Disclaimer: *This is not legal advice*
The Disappearance of Our Republic
A Republic is a form of government in which the People or some portion thereof retain supreme control over the government. A Republic is governed by the Rule of Law.
When we look at our legal system, why is it these unalienable, fundamental Rights of Equality, Life, Liberty and the pursuit of Happiness, seem to be so powerless? This is a complicated question with a complicated answer. I will try to keep this explanation as simple as possible, with references to more in-depth explanations.
Let us start with Title 28 of the United States Code. This is the body of laws where the power grab happened, but in a very subtle manner. That Title of the U.S. Code was revised, codified and enacted all at once on June, 25, 1948. It is the Act that lays out the Federal Judiciary and Federal judicial procedures still being used today.
Definitions are very important. Definitions are understood by the context in which words are used or otherwise specified. Now for some very important definitions:
“United States” is the term that is used consistently throughout Title 28 to refer to the Federal government domiciled in D.C. There is only ONE PLACE in all of Title 28 where the term “United States of America” is used, and there it is used in correct contra-distinction to “United States”. See 28 U.S.C. 1746.
Thus, “United States” is a singular noun that refers to the Federal government.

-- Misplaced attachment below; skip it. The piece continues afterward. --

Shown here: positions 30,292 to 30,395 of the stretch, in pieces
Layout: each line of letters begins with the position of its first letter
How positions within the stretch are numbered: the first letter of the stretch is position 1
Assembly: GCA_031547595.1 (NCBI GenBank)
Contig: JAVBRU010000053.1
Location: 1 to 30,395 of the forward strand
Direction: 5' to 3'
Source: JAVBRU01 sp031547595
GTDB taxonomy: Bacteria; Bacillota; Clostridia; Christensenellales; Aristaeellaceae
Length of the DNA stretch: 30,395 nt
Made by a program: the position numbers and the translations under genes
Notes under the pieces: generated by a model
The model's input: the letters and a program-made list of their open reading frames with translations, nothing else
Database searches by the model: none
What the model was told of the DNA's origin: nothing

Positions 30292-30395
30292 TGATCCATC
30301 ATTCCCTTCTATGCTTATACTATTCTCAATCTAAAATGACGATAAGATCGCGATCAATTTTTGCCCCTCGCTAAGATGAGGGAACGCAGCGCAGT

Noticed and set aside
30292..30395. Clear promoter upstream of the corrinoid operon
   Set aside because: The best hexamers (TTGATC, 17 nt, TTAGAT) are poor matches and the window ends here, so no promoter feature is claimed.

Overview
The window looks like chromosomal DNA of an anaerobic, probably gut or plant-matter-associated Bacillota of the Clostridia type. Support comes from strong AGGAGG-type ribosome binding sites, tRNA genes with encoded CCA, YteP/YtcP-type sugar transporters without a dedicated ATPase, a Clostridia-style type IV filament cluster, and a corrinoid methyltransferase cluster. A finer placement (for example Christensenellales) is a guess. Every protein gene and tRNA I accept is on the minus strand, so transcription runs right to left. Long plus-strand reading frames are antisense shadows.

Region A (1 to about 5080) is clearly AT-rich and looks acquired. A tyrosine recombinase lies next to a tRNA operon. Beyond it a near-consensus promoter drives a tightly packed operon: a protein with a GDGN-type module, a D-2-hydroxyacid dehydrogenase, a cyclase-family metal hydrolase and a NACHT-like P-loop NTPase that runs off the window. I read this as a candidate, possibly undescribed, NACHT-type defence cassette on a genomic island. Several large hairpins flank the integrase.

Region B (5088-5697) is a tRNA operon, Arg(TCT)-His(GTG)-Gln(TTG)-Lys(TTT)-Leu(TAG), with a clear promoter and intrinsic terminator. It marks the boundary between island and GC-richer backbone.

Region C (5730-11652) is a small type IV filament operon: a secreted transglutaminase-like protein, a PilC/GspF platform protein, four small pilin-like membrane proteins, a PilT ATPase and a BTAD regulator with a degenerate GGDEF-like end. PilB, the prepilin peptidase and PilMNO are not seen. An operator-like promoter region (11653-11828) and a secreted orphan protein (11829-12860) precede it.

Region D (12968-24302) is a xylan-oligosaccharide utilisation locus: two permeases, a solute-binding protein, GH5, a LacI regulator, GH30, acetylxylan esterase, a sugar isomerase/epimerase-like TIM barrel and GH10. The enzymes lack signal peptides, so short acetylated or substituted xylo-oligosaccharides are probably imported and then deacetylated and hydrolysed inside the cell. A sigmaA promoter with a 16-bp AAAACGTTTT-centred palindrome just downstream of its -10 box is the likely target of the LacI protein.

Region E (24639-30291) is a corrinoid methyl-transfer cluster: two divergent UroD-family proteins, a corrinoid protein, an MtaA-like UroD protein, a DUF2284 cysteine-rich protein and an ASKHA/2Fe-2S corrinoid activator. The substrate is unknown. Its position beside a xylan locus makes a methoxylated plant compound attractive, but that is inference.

“United States of America” are a plural noun that refers to the 50 States.
These two different names are also defined in the Articles of Confederation(1777). The Articles of Confederation were the first constitution of the United States; they specified how the Federal government was to operate, including adoption of an official name for the Union of several States first established by those Articles, namely the United States of America.
In those Articles of Confederation, we find:
Article 1. The United States of America are the Confederacy or “Union” established by the Sovereign States that existed at that time.
Article 2. The United States was expressly delegated powers and authorities by the United States of America, while the sovereignty, freedom, and independence of those States was expressly maintained.
Despite widespread mythology that continues to circulate the Internet, there are no Acts of Congress expressly incorporating either the “United States” or the “United States of America”.
In 1871 Congress did expressly incorporate the District of Columbia, but D.C. and the “United States” are not one and the same. More importantly, Congress expressly extended the entire U.S. Constitution into D.C. in that Act of 1871! And, 2 years later in 1873, Congress extended the entire U.S. Constitution into all Federal Territories, even future Federal Territories!
How were our fundamental Rights abrogated?
Read in full at Human Rights page here
Special thanks to Paul Andrew Mitchell, B.A., M.S., Private Attorney General, Criminal Investigator for his web pages: